Tuesday, December 13, 2005
November 23, 2005
Five weeks ago a group of 22 first and second graders stepped onto the Hood River Valley High School wrestling mats for the annual Community Education wrestling program.
During their two evening practices a week, the youngsters learned the fundamental rules, positions and moves of the sport, along with basic tumbling forms like cartweels and rolls.
Keeping order each evening was a staff of volunteer coaches who all happened to be former HRVHS wrestlers.
On Saturday morning, the young grapplers put their newly acquired skills to the test in a season-ending mini-tournament with the crew from The Dalles Community Education.
With fans and families surrounding the mat on all sides, the HRVHS upper gym was converted, for a couple hours at least, into the center of the universe for the wrestlers and their parents.
As any wrestler-mom can verify, watching a child’s first match is a gripping and heartfelt few minutes. And, as any young wrestler can verify, matches are both thrilling and nerve-racking.
Save for a few teary breakdowns on the mat, the event was full of smiles and positive energy.
The kids showed effort and courage uncharacteristic for first and second graders. The hyper-goof-ball, rascal mentality the coaches were challenged with every practice disappeared on Saturday, and for the first time in their lives, the kids experienced the sensation of one-on-one, scored, live wrestling in front of an audience.
Although matches were scored, every kid won and both wrestlers’ hands were raised after matches. The focus of the tournament was not Hood River versus The Dalles; the focus was on sharing the fun.
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Parkdale third graders sing "12 Disaster Days of Christmas"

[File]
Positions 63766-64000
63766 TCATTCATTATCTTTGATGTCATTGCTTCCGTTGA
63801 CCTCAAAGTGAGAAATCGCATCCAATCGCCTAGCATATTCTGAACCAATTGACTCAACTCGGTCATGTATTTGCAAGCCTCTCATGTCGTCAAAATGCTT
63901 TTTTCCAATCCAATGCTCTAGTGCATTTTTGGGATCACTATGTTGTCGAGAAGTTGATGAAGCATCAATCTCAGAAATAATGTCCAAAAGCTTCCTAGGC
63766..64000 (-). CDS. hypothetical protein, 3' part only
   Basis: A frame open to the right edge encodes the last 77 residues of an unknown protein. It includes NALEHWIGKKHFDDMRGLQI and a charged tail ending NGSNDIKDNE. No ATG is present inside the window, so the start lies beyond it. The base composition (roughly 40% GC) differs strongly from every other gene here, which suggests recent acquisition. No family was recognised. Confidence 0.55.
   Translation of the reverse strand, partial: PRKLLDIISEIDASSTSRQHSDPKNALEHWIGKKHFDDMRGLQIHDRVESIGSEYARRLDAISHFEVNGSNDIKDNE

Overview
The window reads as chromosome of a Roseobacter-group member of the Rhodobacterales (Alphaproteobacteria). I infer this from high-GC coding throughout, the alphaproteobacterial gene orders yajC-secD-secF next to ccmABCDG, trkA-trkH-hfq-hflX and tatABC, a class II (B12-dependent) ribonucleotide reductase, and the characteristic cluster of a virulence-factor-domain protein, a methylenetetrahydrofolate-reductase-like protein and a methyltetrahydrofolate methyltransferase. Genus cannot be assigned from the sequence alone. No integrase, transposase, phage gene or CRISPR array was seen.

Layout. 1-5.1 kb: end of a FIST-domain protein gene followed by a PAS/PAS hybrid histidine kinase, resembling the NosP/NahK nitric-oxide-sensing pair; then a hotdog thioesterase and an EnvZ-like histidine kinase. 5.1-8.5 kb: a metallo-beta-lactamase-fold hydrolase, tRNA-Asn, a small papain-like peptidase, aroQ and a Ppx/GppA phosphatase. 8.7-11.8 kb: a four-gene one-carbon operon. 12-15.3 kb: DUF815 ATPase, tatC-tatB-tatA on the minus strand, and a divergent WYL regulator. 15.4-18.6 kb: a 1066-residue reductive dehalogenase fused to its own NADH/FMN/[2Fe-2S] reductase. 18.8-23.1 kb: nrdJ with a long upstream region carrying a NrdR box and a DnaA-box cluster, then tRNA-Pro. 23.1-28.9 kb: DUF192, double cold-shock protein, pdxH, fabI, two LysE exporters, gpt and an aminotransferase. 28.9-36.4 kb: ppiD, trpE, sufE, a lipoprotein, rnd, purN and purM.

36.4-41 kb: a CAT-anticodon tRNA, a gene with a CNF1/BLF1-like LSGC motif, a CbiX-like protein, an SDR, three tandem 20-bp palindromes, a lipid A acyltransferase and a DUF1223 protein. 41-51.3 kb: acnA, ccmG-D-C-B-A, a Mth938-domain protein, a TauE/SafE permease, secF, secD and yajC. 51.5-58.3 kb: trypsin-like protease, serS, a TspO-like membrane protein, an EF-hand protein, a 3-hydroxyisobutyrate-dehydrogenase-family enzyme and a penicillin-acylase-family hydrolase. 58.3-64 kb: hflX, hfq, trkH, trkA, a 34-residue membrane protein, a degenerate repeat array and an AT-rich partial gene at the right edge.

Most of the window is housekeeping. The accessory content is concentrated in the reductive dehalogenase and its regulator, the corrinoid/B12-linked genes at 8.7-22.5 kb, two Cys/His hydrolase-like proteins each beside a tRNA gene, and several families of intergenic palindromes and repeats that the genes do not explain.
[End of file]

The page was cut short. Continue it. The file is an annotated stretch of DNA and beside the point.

Welcome to your sing-able Christmas gift list. What follows is an emergency rendition of “12 Days of Christmas” – for outfitting your home or car in case of snow storm, earthquake, flood or other emergency. Read it as a simple list, or sing it to the tune of “12 Days” – you know, as in “ … and a partridge in a pear tree…” Not to make light of it, but the song is a familiar framework for a set of gift ideas that you could consider gathering together, even if the recipient already owns items such as a bunch of coats, tire chains and flashlights. Stores throughout the Gorge are stocked up on all these items. Buying all 12 days might be prohibitive, but here are three ideas for checking any of the dozen off your list (notations follow, 1-12.) The gift items needed to stay warm, dry and safe are also coded to suggest items in your abode (A) in your car (C) or both (B). 12 Gallons of Water (A) 11 Family meals (B) 10 Cans of propane (A) 9 Hygiene bags (B) 8 Packs of batteries (A) 7 Spare coats (B) 6 Bright red flares (C) 5 Cozy blankets (B) 4 Tire chains (C) 3 Flashlights (B) 2 cell phone chargers (B) 1 And a crush-proof first aid kit (B) Price ranges? Here’s a few quotes for days Three, Two, Four and Nine: n A family gift of flashlights (three will run $15-30, Hood River Supply, Tum-A-Lum) n Cell phone chargers (two will run $30-60) n Tire chains (basic set, $30, Les Schwab, returnable if unused for the winter) n Family meals ($100 or so should cover the basics for three or four reasonably well-fed days) n The home kit should be kept in a handy place near an exit, and remember that water needs to be replenished every few months. If you have a solid first aid kit already, switch out the gift idea with “and-a-sto-o-u-t- tub-for it-all …” Otherwise, it’s a case of assembling your home or car kits and making sure all members of the family know what the resources are and how to use them (ie flares and propane). Emergency situations are at worst life-threatening, at best deeply uncomfortable if you and your family are left without power for an extended period, or traveling and find yourself in a situation where you need to wait out a storm, lengthy traffic delay, or other crisis. Notes on the 12 gift ideas: 12 – Gallons of water: that’s one per person in a four-member family to last for three days, the recommended minimum to be prepared for utility outages. 11 – Easy-open packaged goods, energy bars, dried food and nuts are good things to include for nutrition. Think of what your family of four needs for three days to stay fortified and hydrated (see number 12). Can-opener also recommended 10 – If you have a propane camping stove, keep extra fuel handy. 9 – Hygiene bags: put packaged moistened towelettes, toilet paper, and plastic ties in large garbage bags (for personal sanitation) Resource list courtesy of Hood River County Emergency Management, Barbara Ayers, manager/ 541-386-1213. The county also reminds residents to Get a Kit, Make A Plan to connect your family if separated, and Stay Informed. See www.co.hood-river.or.us to opt-in for citizen alerts. Enlarge